THE GREAT OUTDOORS — Spring provides incredible fly fishing for Utah's anglers — even when rivers across the state are high and muddy from runoff. It's around this time of year that ice starts coming off high-mountain lakes and trout move into shallow water to feed after a long winter.
Places like Strawberry Reservoir and Fish Lake receive a ton of attention in the spring, but there are other areas that are also worth your time. Here are four lakes which aren't as crowded and provide comparably stellar fishing.
Currant Creek Reservoir
Located just past Strawberry Reservoir, this high-mountain lake lies in a gorgeous valley surrounded by vast swaths of pines and rolling grass-covered hills. The ice is just starting to recede from the banks and huge trout are waiting to be caught.
Currant Creek is home to big tiger and cutthroat trout, in addition to rainbow trout and the mountain whitefish. The tiger and cutthroat trout from Currant Creek routinely reach sizes of 5 or more pounds, and the lake offers tons of shoreline that allows anglers to stalk their quarry.
This reservoir, just north of Vernal on Highway 191, has some incredible brown trout. Additionally, the Utah Division of Wildlife Resources has removed the daily bag limit, allowing anglers to keep all the fish they catch. Steinaker will soon be drained down to nearly empty in order for repairs to be made to the dam.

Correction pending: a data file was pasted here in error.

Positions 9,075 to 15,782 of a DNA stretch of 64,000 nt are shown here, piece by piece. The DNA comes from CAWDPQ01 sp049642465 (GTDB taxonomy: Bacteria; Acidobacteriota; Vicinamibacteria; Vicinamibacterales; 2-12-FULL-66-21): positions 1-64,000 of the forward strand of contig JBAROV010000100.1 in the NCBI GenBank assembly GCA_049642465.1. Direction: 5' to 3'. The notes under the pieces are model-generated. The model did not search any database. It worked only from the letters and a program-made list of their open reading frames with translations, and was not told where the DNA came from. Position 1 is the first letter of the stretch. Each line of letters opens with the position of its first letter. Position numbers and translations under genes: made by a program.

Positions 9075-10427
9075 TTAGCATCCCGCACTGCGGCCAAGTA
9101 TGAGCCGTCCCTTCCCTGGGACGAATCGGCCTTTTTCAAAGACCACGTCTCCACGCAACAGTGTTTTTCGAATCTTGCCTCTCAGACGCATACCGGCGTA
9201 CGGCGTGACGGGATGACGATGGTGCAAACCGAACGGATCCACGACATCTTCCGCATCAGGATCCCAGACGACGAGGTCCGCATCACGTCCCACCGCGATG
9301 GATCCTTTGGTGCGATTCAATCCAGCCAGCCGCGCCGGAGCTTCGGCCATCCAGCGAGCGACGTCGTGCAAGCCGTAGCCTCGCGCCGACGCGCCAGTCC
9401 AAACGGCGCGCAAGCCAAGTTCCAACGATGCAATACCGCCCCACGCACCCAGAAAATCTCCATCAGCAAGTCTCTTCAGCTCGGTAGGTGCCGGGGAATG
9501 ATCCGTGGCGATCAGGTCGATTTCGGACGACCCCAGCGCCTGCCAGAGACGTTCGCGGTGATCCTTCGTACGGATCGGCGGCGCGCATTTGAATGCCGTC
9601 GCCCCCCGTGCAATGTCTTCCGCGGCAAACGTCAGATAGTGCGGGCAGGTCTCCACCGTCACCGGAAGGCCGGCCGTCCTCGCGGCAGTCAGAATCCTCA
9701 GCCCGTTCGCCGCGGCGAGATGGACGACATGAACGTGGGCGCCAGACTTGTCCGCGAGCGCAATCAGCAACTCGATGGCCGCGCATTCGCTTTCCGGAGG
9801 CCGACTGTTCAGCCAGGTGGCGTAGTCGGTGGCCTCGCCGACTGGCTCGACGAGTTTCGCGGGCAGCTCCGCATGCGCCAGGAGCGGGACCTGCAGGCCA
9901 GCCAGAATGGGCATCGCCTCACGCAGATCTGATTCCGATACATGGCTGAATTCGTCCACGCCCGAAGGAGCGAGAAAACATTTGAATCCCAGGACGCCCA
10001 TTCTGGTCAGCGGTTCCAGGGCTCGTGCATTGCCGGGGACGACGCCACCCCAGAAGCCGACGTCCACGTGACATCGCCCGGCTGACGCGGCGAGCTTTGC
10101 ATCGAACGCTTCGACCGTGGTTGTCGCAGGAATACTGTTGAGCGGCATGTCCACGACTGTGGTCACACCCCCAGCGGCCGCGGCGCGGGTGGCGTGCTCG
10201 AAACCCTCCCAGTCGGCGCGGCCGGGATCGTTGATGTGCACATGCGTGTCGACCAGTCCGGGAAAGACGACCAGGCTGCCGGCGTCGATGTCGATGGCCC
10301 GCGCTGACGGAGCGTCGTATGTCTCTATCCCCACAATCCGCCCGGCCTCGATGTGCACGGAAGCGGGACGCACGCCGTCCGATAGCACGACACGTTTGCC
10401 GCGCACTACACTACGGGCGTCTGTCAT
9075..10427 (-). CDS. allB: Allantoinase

The DWR completed netting surveys recently that turned up multiple brown trout over 20 inches.
While Steinaker does produce large brown and rainbow trout, it's also a great bass and bluegill fishery. Bass, in particular, can provide serious excitement on a fly rod.
Scofield certainly isn't lesser-known, but in recent years its popularity has declined due to the overwhelming presence of chub in the lake. However, with higher water levels and ice-off conditions just right, this is an incredible time of year to experience the trophy trout fishery that Scofield has to offer.
The DWR is working on plans to treat the chub problem in Scofield, which may affect the tiger trout living in the lake. The state record tiger trout — a 19-pound-2-ounce beast — was harvested in Scofield in 2013. The world record, according to the International Game and Fish Association, weighed in at 20 pounds, 13 ounces when it was caught in Lake Michigan in 1978.
A ton of fly fishers are into catching carp on the fly. If you're looking for a less-crowded lake where your chances of catching a good carp are high, Pelican Lake is your home. The carp will be in the shallows soon — if they're not already — waiting to be caught by a savvy angler.
In addition to the carp fishery, you'll get into bluegill and largemouth bass. Green sunfish live in Pelican Lake as well, as do catfish; those, however, are much more difficult to get on a fly rod.
Utah offers no shortage of great lakes for spring fly fishing and the opportunity to catch a fish worth mounting on the wall.
Do you have a favorite springtime fishery? Let us know in the comments.